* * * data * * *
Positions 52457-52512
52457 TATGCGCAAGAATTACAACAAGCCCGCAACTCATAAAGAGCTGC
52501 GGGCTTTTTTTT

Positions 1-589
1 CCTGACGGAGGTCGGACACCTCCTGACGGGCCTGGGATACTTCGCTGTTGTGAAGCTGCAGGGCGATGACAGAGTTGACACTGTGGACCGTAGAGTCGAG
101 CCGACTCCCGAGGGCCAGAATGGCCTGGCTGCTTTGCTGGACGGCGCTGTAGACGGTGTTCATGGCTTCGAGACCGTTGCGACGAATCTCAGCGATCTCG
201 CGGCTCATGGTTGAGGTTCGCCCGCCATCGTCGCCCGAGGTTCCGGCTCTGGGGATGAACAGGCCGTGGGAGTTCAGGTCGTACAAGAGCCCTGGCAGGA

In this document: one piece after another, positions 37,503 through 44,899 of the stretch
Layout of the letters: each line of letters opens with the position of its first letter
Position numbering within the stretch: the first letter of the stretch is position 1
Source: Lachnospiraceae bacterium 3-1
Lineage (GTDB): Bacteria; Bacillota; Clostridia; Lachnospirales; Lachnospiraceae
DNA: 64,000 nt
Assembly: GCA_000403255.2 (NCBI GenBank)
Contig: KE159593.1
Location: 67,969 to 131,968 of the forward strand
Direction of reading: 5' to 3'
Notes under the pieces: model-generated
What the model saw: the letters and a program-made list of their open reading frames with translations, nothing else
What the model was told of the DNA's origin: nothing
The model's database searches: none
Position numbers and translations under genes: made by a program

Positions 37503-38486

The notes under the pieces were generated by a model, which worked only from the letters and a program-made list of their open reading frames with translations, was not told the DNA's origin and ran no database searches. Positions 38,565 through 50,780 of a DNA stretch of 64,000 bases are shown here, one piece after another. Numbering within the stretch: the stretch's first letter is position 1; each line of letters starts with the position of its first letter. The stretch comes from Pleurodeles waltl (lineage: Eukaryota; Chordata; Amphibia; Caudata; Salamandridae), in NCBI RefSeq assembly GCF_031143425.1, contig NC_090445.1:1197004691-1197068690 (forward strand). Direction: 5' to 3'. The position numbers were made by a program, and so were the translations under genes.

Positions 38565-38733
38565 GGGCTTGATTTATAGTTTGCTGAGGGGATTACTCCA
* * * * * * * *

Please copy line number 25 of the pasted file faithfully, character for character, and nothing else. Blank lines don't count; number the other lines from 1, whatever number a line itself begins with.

Positions 38565-38733